One of the earliest recorded labor actions occurred in Biblical Egypt. Moses demanded that Pharaoh let the Israelites slaves go into the desert to worship their God. Moses, in other words, demanded that Pharaoh treat the Israelites as people with spiritual and physical needs, rather than as construction machines, useful for the raising of royal cities and monuments.
Pharaoh, as many a tyrant after him, refused to see the Israelites as full people worthy of respect and dignity. The only thing he could see was that they were “shirkers” who didn’t want to do a good day’s work. Pharaoh never dreamed that a rag tag people with a leader who stuttered and claimed to be speaking for an invisible God would ever be a threat to his rule and his country.
We all know how that turned out.
Nonviolent direct action has two goals. The first one, as my friend and teacher, and fellow CLUE-LA board member Jim Conn has said, is to turn the tables on the powerful. When the oppressed stop cooperating in a system of oppression, and start demanding dignity, respect, and just compensation, the system grinds to a halt. The only way to restart it is for the “powerful” to compromise, or accede to the “weak.”
The second goal, as the Rev. Martin Luther King taught us, is to force unjust power out into the open. Oppressive power likes the comfort and security of secrecy. However when the oppressed refuse to cooperate with their own oppression, power (whether state power or corporate power) is forced to admit openly that what fuels the machine is the hidden violence of oppression.
Whether in Egypt; or in Roman era Palestine when the great Rabbi Akiva responded to a decree against the study of Torah by gathering great crowds in the marketplace to study Torah openly; or in the 1937 sit down strike in Woolworth’s in Detroit (which brought the women employees a raise, overtime, and other tangible benefits); or the sit-ins a few decades later in Jackson, Mississippi demanding an end to segregation; the effect of nonviolent direct action is to make the machinery of oppression visible, and then to force it to stop.
When the Walmart workers today staged a sit-in strike, they were continuing this tradition. As the sanitation workers in Selma did, they were saying: “We are people who deserve dignity and respect. We deserve to be compensated for our labor so that we can support ourselves and our families. We should be allowed to work enough hours that we can put a roof over our heads and food on our tables. We are not merely an expense line. We are people.”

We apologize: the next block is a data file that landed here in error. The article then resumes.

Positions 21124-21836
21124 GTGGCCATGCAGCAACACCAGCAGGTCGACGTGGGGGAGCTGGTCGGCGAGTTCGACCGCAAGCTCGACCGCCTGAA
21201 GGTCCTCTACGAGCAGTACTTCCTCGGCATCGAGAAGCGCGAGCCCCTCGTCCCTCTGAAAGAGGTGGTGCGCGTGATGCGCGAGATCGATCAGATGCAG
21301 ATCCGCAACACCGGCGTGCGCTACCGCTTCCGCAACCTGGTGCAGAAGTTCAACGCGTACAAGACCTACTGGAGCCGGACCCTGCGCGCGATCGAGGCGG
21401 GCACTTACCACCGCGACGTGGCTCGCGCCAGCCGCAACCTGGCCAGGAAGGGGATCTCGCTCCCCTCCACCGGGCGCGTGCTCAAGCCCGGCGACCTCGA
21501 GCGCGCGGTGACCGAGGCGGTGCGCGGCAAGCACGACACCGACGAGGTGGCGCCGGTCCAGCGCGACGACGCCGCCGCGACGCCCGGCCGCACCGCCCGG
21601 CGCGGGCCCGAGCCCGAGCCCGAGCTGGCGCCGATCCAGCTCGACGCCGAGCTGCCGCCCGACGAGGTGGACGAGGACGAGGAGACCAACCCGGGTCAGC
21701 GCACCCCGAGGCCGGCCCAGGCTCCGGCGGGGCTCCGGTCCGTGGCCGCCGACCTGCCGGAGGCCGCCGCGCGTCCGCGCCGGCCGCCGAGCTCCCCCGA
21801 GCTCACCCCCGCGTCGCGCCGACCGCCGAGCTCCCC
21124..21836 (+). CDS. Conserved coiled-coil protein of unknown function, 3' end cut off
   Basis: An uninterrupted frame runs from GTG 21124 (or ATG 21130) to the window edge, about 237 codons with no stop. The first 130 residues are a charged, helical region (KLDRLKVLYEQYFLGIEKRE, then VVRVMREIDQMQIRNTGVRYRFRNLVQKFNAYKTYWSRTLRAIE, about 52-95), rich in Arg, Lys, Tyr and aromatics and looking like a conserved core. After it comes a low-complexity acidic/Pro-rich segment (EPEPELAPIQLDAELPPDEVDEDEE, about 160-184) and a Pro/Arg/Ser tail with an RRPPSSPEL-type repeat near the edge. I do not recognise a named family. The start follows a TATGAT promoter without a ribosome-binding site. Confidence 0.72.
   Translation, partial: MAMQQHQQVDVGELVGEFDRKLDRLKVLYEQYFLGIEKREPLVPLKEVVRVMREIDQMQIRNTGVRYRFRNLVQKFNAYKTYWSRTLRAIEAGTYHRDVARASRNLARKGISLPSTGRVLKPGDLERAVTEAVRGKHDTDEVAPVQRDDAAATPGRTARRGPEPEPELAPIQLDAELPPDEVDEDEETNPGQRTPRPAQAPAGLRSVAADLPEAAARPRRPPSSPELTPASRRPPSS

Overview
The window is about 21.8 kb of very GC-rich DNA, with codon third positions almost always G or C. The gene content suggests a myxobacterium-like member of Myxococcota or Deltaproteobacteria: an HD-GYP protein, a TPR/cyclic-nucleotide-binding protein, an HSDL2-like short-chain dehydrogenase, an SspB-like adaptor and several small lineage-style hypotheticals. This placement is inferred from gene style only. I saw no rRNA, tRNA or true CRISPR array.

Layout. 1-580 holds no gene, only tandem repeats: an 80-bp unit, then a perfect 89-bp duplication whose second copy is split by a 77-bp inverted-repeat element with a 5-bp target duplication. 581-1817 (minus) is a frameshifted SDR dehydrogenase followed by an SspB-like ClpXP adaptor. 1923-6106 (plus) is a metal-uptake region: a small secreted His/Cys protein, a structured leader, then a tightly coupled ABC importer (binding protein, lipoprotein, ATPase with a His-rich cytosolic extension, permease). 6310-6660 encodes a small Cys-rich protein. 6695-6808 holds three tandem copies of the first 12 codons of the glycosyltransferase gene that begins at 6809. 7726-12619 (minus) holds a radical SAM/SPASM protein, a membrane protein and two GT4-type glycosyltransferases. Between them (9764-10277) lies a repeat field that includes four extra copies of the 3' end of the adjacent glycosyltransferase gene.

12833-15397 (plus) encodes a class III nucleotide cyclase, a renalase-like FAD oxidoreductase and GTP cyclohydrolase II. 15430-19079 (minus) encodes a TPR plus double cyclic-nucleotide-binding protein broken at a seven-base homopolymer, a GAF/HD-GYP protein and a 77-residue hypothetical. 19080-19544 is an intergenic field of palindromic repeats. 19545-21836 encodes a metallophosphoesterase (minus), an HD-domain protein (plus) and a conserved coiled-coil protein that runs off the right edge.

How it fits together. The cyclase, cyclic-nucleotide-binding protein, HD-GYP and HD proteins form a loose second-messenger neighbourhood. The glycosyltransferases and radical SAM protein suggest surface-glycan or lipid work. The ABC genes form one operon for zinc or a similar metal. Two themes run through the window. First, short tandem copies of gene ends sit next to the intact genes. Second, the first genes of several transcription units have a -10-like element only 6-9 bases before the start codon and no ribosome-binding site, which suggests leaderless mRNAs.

These workers courageously refused to cooperate with their own oppression. In the context of one of the largest corporations on the planet, with an atmosphere of retaliation and the quiet violence of disrespect and poverty wages, these workers said: We are not going to stand for this anymore. We are going to sit down and stop this machine. We deserve better.
In a response of support and love, clergy, community leaders, and workers, staged a nonviolent act of civil disobedience in front of Walmart. The point of the public and visible act of being arrested for civil disobedience is to highlight the courage and the struggle of the workers, and also to shine a light on the invisible violence and suffering that Walmart inflicts on its workers in the United States and abroad.
As people of faith, as clergy, we walk with low wage workers in the knowledge that God revealed Godself at Sinai as the God of liberation, the God who demands that we distinguish between slave labor and wage labor. Though the chains at Walmart are not immediately as apparent as at the sweatshops in China where Walmart manufactures a lot of its products, nor as apparent as in situations of human trafficking, the chains are similarly oppressive. The inability to feed one’s family, to pay for shelter, or take pride in one’s work, or be treated with dignity, all serve to destroy a person’s self image—the image of God in which every person was created.
Thanks to Nina Fernando for the Woolworth’s sit in reference.
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